The Stanly News and Press (Albemarle, NC)

Opinion & Letters to the Editor

March 19, 2012

Vote No to Amendment One

Monday, March 19, 2012 — Growing up in a Roman Catholic household and attending a Catholic  

school greatly influenced many of my social and religious beliefs.  

Like other teenagers, my views have been strongly influenced by my  

family and church. Our families steer, direct and guide us,  

coincidently, into their beliefs. However, there are certain issues on  

which I personally differ from my church and my family.

Love is wonderful, and you’re very fortunate when you share it with  

someone else. The feeling of belonging to someone and having someone  

to support you, be by your side, share your life with you and having  

safety and security is what we all long to find when looking for a  

partner. As individuals, we should only want happiness for ourselves  

and for all other human beings on earth. Where we find our happiness  

should not concern others as long as it does not physically or  

emotionally harm others.

Our country was founded under the principle that all humans were born  

with rights, of which include life, liberty and the pursuit of  

happiness. It is the pursuit of happiness that we should all want for  

ourselves and want all others to have. North Carolina has an upcoming  

vote called Amendment One. This amendment states that the state of  

North Carolina will not recognize gay marriage. Should a couple in a  

same sex marriage move from a state where gay marriage is legal to  

North Carolina, North Carolina will not recognize the union. This  

amendment could possibly interfere with protectioning same-sex couples  

who may need to visit their partner in the hospital, or make emergency  

medical and financial choices if one partner is unable. This amendment  

will affect loving families that have had their children for a while.

For example, should a child from a same-sex marriage lose a parent for  

any reason, the surviving parent may lose the rights to guardianship  

of the child, should they not move to another state. Committed and  

dedicated parents could lose their visitation rights and child custody  

through this amendment. Seniors and businesses may be affected also.  

Some companies currently provide benefits for domestic partners;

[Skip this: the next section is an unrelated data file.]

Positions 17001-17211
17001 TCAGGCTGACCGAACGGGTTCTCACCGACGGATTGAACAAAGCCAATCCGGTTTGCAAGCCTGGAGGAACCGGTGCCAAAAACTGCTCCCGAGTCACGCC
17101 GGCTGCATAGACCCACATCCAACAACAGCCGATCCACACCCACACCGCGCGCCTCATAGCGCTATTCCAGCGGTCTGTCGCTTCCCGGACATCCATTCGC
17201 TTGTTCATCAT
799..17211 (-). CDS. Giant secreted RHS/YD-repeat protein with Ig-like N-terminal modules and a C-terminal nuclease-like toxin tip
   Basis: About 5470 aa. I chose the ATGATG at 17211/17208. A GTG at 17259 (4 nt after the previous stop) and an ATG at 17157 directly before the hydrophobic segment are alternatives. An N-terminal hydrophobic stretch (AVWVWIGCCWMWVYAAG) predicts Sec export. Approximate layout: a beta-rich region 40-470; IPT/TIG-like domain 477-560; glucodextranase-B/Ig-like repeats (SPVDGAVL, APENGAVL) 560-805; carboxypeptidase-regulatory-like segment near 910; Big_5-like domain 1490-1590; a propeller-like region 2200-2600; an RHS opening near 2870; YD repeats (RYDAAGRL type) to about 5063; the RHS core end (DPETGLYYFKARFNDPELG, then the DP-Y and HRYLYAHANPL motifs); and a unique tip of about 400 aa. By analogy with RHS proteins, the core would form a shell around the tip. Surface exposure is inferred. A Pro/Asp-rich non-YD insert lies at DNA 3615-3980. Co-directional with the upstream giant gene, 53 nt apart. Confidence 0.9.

however, these couples will not be recognized in North Carolina and  

could possibly lose their benefits.

On March 8, I attended a “Vote No to Amendment One” meeting lead by  

the Young Progressives at my school, Gray Stone Day School. We met at  

the Stokes Building on the Pfeiffer University campus. There were  

around 130 people who came, 30 of them being students from Gray Stone.  

Rick Glazier, who is seeking a sixth term in the House of  

Representatives, spoke about the 500,000 couples in North Carolina who  

will be affected by the loss of fair parenting regulations and  

Medicare. He mentioned that all loving families come in every form and  

type. During his speech, I noticed same-sex couples bobbing their head  

in agreement. Dylan Frick, the chairman of the Young Progressives,  

spoke about spreading the awareness by hosting similar meetings at  

Catawba College and Wingate University. Frick explained that he would  

really love it if he inspired others to vote against the amendment,  

since he and the many other students at Gray Stone aren’t old enough.

Although I was raised in a Catholic environment, and live with a very  

conservative family, I would strongly encourage people to research  

this amendment carefully, and consider the fact that a large number of  

people in North Carolina will be hurt and affected personally by the  

amendment, before they cast their vote on May 8. I would be devastated  

to see anyone get hurt by Amendment One now or in the future.

Love is personal, the state should not decide who and how individual  

human beings should love. I know Amendment One won’t persuade people  

to “stop being gay,” as some will hope it will, or keep, in their  

opinion, “amoral” acts from happening, but I do know that it will harm  

the lives of many happy and content couples.

When people say that gay marriage isn’t natural or traditional, I  

think about how America constantly changes, every day.

Voters should educate themselves on the amendment prior to the May  

vote, and come to their own conclusions. Having opinions is good and  

listening to others’ beliefs and points of view is good, but it’s  

important that individuals not allow others to totally influence or  

mandate how they should believe, yet draw their own conclusions for  

their own beliefs and stand by their own convictions.

Caroline Chilton is a sophomore at Gray Stone Day School.

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